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In the late 1970s, Big Oil worried it could be held accountable for rising carbon emissions

Icebergs are reflected in the calm waters at the mouth of the Jakobshavn ice fjord near Ilulissat in Greenland in this photo taken May 15, 2007.
Reuters/Bob Strong
The slow melt.
By Steve LeVine
Published Last updated This article is more than 2 years old.

Until relatively recently, oil industry officials were among the biggest detractors of climate science, suggesting that some research seemed frivolous. But in the late 1970s and early 1980s, the industry—worried that oil could be held responsible for rising temperatures in the future—conducted one of the world’s most ambitious early studies of climate change.

InsideClimate News, an investigative news organization, released a new report on Dec. 22 detailing the oil industry’s research. The study was funded by a climate change task force that included the world’s biggest oil companies—the so-called Seven Sisters, in addition to their lobbying arm in Washington, the American Petroleum Institute (API). These are the corporate predecessors of BP, Chevron and ExxonMobil, in addition to Shell.

The task force began work in 1979, a time when only a few academics were deeply familiar with climate science.

The task force began work in 1979, a time when only a few academics were deeply familiar with climate science, and worked through 1983. Leading science groups were publishing competing reports at the same time, forecasting sharply different outcomes from the burning of fossil fuels. The task force was an attempt to get out in front of the science, and decide whether it needed to “help develop ground rules for energy release of fuels and the cleanup of fuels as they relate to CO2 creation,” according to a document unearthed by InsideClimate News reporters.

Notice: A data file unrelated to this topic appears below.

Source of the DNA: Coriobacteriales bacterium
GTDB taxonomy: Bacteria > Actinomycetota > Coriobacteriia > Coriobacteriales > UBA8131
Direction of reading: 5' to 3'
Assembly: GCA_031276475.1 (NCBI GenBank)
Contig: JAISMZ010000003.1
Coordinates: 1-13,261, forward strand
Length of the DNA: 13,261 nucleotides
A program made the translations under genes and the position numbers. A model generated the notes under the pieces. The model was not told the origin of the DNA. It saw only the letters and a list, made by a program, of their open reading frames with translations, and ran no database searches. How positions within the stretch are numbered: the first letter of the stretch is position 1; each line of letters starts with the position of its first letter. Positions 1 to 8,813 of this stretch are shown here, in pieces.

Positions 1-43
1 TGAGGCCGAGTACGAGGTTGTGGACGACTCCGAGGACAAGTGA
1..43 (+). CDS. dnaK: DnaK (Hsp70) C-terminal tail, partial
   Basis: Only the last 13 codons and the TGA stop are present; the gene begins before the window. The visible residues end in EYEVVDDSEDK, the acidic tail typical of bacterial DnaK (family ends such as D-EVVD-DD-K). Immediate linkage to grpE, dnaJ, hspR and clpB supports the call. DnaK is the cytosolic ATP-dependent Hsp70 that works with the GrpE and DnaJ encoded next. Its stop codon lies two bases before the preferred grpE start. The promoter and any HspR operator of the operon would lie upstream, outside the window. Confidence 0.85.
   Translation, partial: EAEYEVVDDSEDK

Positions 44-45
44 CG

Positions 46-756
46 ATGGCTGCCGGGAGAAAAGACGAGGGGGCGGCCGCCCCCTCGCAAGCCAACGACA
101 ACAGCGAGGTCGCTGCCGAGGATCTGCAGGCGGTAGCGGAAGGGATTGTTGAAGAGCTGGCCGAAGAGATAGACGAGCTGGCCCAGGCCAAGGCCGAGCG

Members of the task force conducted independent research themselves as well. In a previous story, InsideClimate News documented the publishing by ExxonMobil of numerous pioneering scientific papers on climate change, beginning in the late 1970s and continuing through the 1980s.

In the 1990s, however, API and ExxonMobil reversed course and decided to go on the offensive to undermine some leading climate scientists. This change in tactics included the funding of think tanks and writers who worked to sow doubts about climate science.

In a 1998 draft memo that it circulated among its members, API said of the Kyoto Protocol on climate change, “Unless ‘climate change’ becomes a non-issue, meaning that the Kyoto proposal is defeated and there are no further initiatives to thwart the threat of climate change, there may be no moment when we can declare victory for our efforts.”

An oil industry campaign helped to block implementation of Kyoto in the US, and in 2010 to defeat Obama administration climate legislation.

API did not respond to an email seeking comment. Chevron also declined to comment. Alan Jeffers, an ExxonMobil spokesman, said in a statement to Quartz: “Allegations by media and environmental activists about ExxonMobil’s climate research are inaccurate and deliberately misleading. We have supported development of climate science publicly and openly in partnership with governments and academic institutions for nearly 40 years.”

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